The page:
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Reinventing Organizations: A Guide to Creating Organizations Inspired by the Next Stage in Human Consciousness Paperback – 10 Feb 2014
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About the Author
Frederic Laloux works as an adviser, coach, and facilitator for corporate leaders who feel called to explore fundamentally new ways of organizing. A former Associate Partner with McKinsey & Company, he holds an MBA from INSEAD and a degree in coaching from Newfield Network in Boulder, Colorado.
His groundbreaking research in the field of emerging organizational models has been described as groundbreaking, brilliant, spectacular, impressive, and world-changing by some of the most respected scholars in the field of human development. Frederic Laloux lives in Brussels, Belgium, with his wife, Hélène, and their two children.
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Top customer reviews
If Teal organisations were long-established this book would be pointless. Laloux deserves to be read in the context of where we are. His examples are by and large new and different. The principles he offers are interesting and worthy of exploration. Some my be inspired by the vision of what is possible. Other may look at how far most organisations are from this possible future, how many constraints there are that will prevent change, and how it is unrealistic to even consider it. Reviews sometimes say as much about the reviewers as the book in question.
Laloux makes use of a simplified version of Spiral Dynamics integral as the developmental scaffolding for this book. He does not explain that theory and his presentation is necessarily an over-simplification. To do otherwise would have cluttered the story he is telling. But as one who knows what lies beneath, I encourage readers to trust that there is more here than is being supplied. According to that theory, books like this would be showing up now because our life conditions make it necessary that we find such solutions. It is my belief in the validity of the underlying theory which makes me confident that Laloux will turn out to have got a great deal right, and to have signposted the future with some accuracy. Time will tell.
I rate it so highly in particular because:
- it is genuinely holistic (it looks from multiple perspectives at organisations). In general even the better books about organisations tend to focus on just one aspect (say leadership, or purpose, or culture) - precious few are anything close to being holistic;
- it includes really detailed and useful case studies. I have a long-standing interest in what I think of as new paradigm organisations (ones that are compatible with things like complexity theory and quantum mechanics) and I hadn't come across any of these companies before. What's more, it is unusual (and really valuable) to be able to read in such detail the mechanics of how such organisations actually work. After all they don't generally have publicity departments pumping out information about how they are run;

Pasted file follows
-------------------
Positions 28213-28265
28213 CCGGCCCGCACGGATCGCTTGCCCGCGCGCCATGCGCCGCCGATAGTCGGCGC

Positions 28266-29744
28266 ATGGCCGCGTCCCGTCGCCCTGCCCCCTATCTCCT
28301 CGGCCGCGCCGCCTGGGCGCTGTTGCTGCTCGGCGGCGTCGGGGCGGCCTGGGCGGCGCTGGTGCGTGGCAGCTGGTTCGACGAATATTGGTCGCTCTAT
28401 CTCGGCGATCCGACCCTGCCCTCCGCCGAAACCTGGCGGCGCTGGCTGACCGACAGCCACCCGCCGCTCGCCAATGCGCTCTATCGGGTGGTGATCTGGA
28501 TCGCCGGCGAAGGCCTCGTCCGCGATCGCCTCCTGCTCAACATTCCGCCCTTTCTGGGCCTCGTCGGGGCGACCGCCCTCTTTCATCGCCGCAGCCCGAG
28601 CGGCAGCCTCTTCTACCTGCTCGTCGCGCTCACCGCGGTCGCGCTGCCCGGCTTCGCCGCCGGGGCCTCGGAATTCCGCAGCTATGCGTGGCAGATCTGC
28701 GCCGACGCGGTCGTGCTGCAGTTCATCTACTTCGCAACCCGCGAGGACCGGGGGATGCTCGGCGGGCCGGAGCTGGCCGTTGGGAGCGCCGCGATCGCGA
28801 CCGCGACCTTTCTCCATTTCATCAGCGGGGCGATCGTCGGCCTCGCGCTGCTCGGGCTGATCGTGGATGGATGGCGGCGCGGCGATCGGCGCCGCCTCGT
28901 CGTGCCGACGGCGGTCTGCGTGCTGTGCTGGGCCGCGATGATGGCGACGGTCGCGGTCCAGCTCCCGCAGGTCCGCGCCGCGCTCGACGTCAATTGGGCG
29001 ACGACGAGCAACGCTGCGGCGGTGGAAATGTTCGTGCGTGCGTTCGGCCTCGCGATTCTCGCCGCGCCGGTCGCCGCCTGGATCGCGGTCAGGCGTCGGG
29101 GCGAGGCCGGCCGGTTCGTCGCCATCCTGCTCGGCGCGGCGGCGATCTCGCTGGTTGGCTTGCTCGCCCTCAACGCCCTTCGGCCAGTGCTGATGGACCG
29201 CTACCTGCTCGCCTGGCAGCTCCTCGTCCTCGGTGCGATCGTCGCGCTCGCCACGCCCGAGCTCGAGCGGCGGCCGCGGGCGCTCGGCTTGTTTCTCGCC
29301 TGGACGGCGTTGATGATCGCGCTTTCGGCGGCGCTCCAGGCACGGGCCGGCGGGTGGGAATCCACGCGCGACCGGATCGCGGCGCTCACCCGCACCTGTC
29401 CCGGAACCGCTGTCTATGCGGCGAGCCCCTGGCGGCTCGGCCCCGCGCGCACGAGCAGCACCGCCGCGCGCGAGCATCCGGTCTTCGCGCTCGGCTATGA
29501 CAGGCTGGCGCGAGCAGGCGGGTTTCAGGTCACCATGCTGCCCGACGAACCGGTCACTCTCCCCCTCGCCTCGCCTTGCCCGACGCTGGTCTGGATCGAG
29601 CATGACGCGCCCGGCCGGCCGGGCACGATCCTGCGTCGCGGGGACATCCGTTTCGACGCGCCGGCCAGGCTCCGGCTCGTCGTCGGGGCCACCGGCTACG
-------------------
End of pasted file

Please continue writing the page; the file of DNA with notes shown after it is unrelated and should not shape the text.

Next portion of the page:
- it is very readable. Organisations are really, really complex and it is easy to get lost in the complexity. Frederic has made this a relatively easy read while managing to convey really complex stuff.
If I were to be picky, I would say that the book would be more complete if it had included reference to some of the remarkable "unorganisations" that have formed thanks to the internet - I am thinking Wikipedia, Linux, Apache, Flickr, Couchsurfing and many others. There is definitely a strong link to be made between, on the one hand, plain ordinary businesses that find better ways of organising themselves (this is the territory of this book and of the likes of Ricardo Semler), and on the other hand businesses that are so networked that they are hardly recognisable as businesses at all (written about in books like "Here Comes Everybody", 'We:Think" and "Wikinomics" . It seems to me that these new ways of organising are all manifesting at this time due to: a) a rising ecological consciousness; b) an increasing move for self actualisation (self-empowerment), fuelled by modern communications technology and c) diminishing global resources and rising population, encouraging us to explore ways of sharing more.
Some may consider the book too unquestionning, glossing over or overlooking some of the no doubt turbulent events in the history of these organisations that led them to where they are. After all, most of the information comes from the organisations themselves - they are not likely to emphasize the struggles and arguments and dark nights of the soul that no doubt played their part in their emergence. One of the mysteries of such organisations is how they come to be created at all - it is often a series of seeming chances or miracles that leads to them coming into existence. There are many stories to be told about this.
But if you see as a resource book and a source of inspiration for anyone wanting to create dynamic, innovative, wonderful places to work, then you will find it hard to beat.
The beauty of this new way of working is that everyone benefits so much more. Businesses achieve great success not because of a competitive strategic plan but because they allow people to bring all their energy to work and deliver services or products that serve the greater good. Please read this book.